Americans living abroad plead for COVID-19 vaccine

Americans living abroad are pleading with the U.S. government to provide them with COVID-19 vaccine doses, particularly as demand is waning domestically with a majority of adults getting their shots.

Expats living in places like Germany, India and Thailand are finding they have to choose between waiting until a vaccine is available in their country of residency or risk a trip to the U.S. or elsewhere to get vaccinated, potentially contracting the coronavirus en route.

Through letters to officials and lawmakers, advocacy groups have called attention to the dilemma faced by some of the estimated 9 million private U.S. citizens overseas, pointing out that they remain subject to federal tax laws just like Americans living in the U.S. who have already received the vaccine.


Retired U.S. Marine Corps Cpl. Samuel Wright, an 81-year-old Vietnam veteran, is one of many veterans living in Thailand. He has not yet been able to get access to the vaccine, saying he feels “abandoned” and “betrayed.”

“It’s like the rug’s been pulled out from under us,” Wright said. “They’ve left us here to die.”

As part of the age group most vulnerable to severe illness, Wright said he and his wife are not willing to play “Russian roulette” and risk traveling to the U.S. to get their shots.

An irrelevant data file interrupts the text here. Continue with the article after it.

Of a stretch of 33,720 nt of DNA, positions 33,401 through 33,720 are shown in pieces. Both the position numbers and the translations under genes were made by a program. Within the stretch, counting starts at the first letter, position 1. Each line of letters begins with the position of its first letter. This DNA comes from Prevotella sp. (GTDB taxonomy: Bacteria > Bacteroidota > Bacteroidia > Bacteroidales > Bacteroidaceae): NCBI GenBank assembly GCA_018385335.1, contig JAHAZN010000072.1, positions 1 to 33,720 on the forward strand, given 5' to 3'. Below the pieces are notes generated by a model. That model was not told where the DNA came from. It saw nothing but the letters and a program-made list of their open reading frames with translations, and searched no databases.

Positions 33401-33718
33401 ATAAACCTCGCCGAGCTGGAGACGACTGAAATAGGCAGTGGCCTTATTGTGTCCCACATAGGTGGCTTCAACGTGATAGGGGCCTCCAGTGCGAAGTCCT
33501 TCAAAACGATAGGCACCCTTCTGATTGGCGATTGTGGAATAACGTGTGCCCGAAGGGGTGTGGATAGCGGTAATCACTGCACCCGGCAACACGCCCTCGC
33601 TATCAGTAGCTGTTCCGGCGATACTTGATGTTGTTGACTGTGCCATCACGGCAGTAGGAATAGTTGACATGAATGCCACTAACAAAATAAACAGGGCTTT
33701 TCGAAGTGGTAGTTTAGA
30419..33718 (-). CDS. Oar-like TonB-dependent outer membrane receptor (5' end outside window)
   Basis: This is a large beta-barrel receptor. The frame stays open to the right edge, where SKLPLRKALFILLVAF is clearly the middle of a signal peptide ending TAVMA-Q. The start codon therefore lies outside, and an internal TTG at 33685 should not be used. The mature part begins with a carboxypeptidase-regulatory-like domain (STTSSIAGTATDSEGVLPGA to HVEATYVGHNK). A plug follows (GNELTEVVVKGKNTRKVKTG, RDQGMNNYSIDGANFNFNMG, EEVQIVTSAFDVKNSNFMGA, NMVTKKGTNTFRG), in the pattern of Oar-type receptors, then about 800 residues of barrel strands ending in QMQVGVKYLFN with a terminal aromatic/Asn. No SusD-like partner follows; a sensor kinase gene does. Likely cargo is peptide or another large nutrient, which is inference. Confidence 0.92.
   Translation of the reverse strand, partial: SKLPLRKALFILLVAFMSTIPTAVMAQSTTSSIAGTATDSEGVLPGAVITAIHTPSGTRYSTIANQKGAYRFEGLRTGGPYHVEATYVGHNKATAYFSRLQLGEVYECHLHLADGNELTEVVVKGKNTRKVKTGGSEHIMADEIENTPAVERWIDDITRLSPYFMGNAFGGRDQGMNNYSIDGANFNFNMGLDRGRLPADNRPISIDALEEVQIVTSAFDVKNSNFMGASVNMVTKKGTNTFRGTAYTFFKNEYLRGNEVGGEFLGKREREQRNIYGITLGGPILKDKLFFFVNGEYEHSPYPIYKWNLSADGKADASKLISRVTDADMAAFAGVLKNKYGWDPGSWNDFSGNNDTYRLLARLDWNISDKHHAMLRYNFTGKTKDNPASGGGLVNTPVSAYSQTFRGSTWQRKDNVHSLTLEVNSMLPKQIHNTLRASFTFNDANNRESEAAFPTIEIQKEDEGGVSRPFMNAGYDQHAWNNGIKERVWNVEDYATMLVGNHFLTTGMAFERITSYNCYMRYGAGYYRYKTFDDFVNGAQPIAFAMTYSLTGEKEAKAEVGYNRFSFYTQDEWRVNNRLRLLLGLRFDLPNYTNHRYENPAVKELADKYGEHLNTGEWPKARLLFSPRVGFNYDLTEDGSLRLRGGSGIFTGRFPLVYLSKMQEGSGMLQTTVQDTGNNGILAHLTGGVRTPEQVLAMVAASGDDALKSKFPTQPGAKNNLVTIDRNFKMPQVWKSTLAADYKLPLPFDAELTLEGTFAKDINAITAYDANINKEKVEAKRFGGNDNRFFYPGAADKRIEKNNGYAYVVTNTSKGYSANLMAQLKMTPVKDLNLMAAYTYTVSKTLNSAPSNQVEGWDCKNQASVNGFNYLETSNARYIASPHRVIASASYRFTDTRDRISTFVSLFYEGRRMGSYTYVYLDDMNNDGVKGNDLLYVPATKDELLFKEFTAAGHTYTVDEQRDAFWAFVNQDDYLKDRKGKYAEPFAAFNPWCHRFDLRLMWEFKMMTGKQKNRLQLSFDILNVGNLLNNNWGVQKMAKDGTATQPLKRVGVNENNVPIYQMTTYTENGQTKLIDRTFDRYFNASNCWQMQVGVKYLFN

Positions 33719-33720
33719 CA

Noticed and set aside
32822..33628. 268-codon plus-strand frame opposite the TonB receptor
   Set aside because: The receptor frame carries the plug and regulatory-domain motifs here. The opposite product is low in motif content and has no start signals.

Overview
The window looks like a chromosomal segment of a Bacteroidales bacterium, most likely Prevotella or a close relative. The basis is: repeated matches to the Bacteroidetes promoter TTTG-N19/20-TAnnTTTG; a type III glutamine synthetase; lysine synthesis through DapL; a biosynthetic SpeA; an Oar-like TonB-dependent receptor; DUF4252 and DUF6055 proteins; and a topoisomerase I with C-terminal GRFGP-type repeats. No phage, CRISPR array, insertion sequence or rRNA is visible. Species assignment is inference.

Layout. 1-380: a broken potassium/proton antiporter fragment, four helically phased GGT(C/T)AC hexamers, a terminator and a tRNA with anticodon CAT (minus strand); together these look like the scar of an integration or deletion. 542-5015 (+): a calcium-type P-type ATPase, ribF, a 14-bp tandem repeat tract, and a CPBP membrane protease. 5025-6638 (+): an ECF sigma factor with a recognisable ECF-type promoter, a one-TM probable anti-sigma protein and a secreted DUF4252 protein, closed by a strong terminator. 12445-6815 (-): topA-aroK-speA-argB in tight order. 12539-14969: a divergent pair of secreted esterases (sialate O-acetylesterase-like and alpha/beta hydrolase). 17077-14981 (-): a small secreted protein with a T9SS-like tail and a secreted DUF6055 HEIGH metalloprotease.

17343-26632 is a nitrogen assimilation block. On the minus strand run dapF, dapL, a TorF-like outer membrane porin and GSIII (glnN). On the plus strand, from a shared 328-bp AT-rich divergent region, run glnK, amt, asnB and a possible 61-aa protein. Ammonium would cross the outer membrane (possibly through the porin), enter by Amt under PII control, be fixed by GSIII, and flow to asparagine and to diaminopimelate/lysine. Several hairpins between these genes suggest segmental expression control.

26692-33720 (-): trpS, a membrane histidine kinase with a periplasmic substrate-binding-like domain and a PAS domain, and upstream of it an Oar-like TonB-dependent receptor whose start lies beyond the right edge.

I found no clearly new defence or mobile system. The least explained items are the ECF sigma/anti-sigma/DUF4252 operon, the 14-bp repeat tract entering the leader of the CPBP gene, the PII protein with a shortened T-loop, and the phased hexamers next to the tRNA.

Michael DeSombre, a former U.S. ambassador to Thailand, traveled with his wife and three children to their house in the U.S. to get vaccinated. But he acknowledged that not all American expatriates have the money to travel to the U.S., stay for several weeks to get both shots and pay to quarantine in a hotel if their country requires it upon their return.

“I do think that it is an obligation of America to protect Americans,” said DeSombre, who was ambassador during the Trump administration. “And in a global pandemic, helping ensure that Americans can be vaccinated should be a top priority.”

In Thailand, Democrats Abroad and Republicans Overseas teamed up with other organizations in early May to call on the State Department to launch a pilot program to figure out how to get vaccine doses to Americans overseas.


Thailand has vowed to vaccinate its citizens before giving shots to foreigners, no matter their risk factors or age.

A survey conducted by Democrats Abroad Thailand found that 98 percent of 1,220 Americans in the country said they wanted a U.S.-provided and approved vaccine.

Other countries have launched efforts to vaccinate their citizens in Thailand, including China, which donated 500,000 doses last month in exchange for an agreement for Thailand to give doses to Chinese nationals.

“It’s kind of embarrassing when the American can’t do what the Chinese did,” said Tony Rodriguez, Republicans Overseas’ vice president for Asia.

France unveiled its plan to vaccinate its citizens in Thailand on Monday through partnerships with eight hospitals. Starting Wednesday, French nationals age 55 or older will be eligible to register for a free vaccine.